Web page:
When I encounter a single cantilever beam with a uniform load, I know what to do. When I know the uniform load, I can calculate the deflection of the end of the cantilever beam.

Now, I have a composite beam, consisting of two materials (the two materials are on top of eachother and the load is applied from the top). The materials have a different thicknes $d$ and a different Young's modulus, $E$. I am trying to find the deflection for this composite beam under a uniform load.

I do not have a very solid background in statics, so I am struggling a bit to find the deflection for this configuration. I've found some sources that seem relevant here and here, but I do not really manage to properly add the pieces of information I have now. I could go down the route with a transformation of the material via an equal axial stiffness, but this does not seem very convincing yet.

  • $\begingroup$ The material transformation approach makes sense when you have a "matrix composite" like reinforced concrete, carbon fiber reinforced epoxy etc. Lots is elements of one or the other stiffness bonded together. If you have two dissimilar materials bonded together (layer A glued to layer B) that method is not really appropriate. Can you clarify how you use the word "composite" here? $\endgroup$ – Floris Sep 18 '17 at 11:49
  • $\begingroup$ @Floris It is really just two layers. I hope I did not misuse 'composite' $\endgroup$ – Bernhard Sep 18 '17 at 12:00
  • $\begingroup$ You didn't misuse it - but your second link relates to the "other kind" of composite so I was just clarifying. Do you have simple rectangular sections? $\endgroup$ – Floris Sep 18 '17 at 12:01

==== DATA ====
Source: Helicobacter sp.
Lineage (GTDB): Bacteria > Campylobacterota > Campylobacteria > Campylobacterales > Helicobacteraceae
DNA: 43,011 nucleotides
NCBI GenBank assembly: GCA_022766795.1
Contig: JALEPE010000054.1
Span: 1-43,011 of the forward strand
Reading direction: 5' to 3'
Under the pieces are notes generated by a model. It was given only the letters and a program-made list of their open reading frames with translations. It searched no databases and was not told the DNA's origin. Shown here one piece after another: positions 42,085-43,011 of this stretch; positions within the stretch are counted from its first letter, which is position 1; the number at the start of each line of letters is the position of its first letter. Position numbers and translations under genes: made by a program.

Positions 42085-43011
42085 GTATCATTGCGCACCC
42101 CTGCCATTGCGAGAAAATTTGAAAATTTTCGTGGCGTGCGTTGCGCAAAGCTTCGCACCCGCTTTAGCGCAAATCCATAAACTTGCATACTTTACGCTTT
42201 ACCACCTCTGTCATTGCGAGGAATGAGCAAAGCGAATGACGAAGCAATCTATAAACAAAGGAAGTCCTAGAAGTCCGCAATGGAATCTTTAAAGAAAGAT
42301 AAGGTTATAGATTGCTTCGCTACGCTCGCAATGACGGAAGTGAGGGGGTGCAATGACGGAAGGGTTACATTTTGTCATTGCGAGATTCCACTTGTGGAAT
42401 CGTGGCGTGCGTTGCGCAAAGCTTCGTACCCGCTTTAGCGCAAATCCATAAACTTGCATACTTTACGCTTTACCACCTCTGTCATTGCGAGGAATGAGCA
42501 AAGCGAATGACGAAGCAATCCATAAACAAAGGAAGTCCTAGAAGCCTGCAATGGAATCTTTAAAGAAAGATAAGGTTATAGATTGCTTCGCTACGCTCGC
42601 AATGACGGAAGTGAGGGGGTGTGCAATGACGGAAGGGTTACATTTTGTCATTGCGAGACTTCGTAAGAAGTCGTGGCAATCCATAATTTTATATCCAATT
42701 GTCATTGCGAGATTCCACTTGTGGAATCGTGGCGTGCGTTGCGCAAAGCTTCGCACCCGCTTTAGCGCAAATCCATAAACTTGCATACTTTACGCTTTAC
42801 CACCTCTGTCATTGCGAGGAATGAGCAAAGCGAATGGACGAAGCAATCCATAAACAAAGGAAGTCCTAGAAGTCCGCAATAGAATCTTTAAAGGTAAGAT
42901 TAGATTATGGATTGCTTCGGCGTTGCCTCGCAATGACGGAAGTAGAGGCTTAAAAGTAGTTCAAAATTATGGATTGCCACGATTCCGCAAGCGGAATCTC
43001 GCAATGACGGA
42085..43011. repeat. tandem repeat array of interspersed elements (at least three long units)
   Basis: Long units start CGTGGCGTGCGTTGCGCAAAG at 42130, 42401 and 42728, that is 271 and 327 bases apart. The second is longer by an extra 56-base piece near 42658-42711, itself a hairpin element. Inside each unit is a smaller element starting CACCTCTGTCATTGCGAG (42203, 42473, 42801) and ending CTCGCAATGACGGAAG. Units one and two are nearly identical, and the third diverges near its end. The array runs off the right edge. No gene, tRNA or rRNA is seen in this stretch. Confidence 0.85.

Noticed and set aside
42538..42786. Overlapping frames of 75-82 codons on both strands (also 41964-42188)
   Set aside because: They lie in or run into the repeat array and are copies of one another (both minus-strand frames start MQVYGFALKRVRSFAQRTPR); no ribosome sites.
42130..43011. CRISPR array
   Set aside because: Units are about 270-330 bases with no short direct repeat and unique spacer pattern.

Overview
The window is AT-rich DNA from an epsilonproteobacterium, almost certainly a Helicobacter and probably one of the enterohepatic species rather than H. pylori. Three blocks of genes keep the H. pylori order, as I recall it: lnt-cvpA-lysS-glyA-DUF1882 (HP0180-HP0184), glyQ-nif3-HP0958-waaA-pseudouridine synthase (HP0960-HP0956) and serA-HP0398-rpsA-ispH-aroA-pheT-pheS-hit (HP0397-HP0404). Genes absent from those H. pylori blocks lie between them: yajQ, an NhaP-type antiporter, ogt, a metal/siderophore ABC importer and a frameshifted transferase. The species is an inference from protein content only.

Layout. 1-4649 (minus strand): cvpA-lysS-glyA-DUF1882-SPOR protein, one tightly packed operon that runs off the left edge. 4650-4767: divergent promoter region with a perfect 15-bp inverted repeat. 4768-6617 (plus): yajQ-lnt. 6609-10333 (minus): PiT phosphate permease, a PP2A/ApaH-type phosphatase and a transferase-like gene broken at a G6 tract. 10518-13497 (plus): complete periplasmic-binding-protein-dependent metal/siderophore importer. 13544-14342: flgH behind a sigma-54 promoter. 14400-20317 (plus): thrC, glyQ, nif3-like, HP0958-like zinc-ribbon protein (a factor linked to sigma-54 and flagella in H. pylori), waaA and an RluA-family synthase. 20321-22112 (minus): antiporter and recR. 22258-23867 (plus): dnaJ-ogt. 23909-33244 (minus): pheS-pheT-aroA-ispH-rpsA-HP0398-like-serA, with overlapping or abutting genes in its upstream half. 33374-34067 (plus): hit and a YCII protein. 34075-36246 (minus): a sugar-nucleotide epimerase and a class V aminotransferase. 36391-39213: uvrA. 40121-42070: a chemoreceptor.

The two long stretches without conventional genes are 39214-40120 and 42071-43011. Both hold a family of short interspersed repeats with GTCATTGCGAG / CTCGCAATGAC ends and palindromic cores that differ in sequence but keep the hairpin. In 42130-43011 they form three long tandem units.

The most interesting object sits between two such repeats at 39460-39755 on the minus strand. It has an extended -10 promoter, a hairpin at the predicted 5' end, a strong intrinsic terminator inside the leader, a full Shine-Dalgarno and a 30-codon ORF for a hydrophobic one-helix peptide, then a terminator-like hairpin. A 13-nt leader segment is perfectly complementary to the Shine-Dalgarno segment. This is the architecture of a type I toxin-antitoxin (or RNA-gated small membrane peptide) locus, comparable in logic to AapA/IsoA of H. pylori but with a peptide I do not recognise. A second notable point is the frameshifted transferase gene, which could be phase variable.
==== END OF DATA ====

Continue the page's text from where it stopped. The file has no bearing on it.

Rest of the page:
• $\begingroup$ @Floris Yes, they are simple rectangular. $\endgroup$ – Bernhard Sep 18 '17 at 13:03

There are some fairly useful lecture notes on the website of Missouri S&T. This shows how you could transform the problem you have into another simpler problem by changing the cross section of one of the materials. The key is that the analysis requires you to find the neutral axis, and that can be done easily and intuitively when the material is the same everywhere.

Assuming you start out with two rectangular sections A and B with Young's modulus $E_A$ and $E_B$, and with the same width $w$, you know that your equations (bending moment, strain) would be unchanged if you changed material A to material B while at the same time changing the width of A to $w' = \frac{E_B}{E_A}w$:

Cross section of beams

For a given strain, each slab of A' will produce the same stress as a slab of A did - so now the calculation has been simplified. We find the neutral axis by determining the center of the second moment of area, and after that the calculation can proceed as for any beam of non-uniform cross section.

I hope that is enough to get you going - the rest of the exercise should be straightforward, and will solidify your understanding. But ask for help if you still get stuck.

| cite | improve this answer | |
  • $\begingroup$ Thanks, this is really useful. "Those portions of the cross section which were unaltered in the transformation process carry the same stresses on both the original and transformed sections". In other words, if I calculate the deflection (vertical direction in your sketch) for given uniform load, then this is the same in both situations. Did I understand correctly? $\endgroup$ – Bernhard Sep 18 '17 at 14:08
  • $\begingroup$ Yes, that's exactly what this method should allow you to do. $\endgroup$ – Floris Sep 18 '17 at 14:34

Your Answer

By clicking “Post Your Answer”, you agree to our terms of service, privacy policy and cookie policy

Not the answer you're looking for? Browse other questions tagged or ask your own question.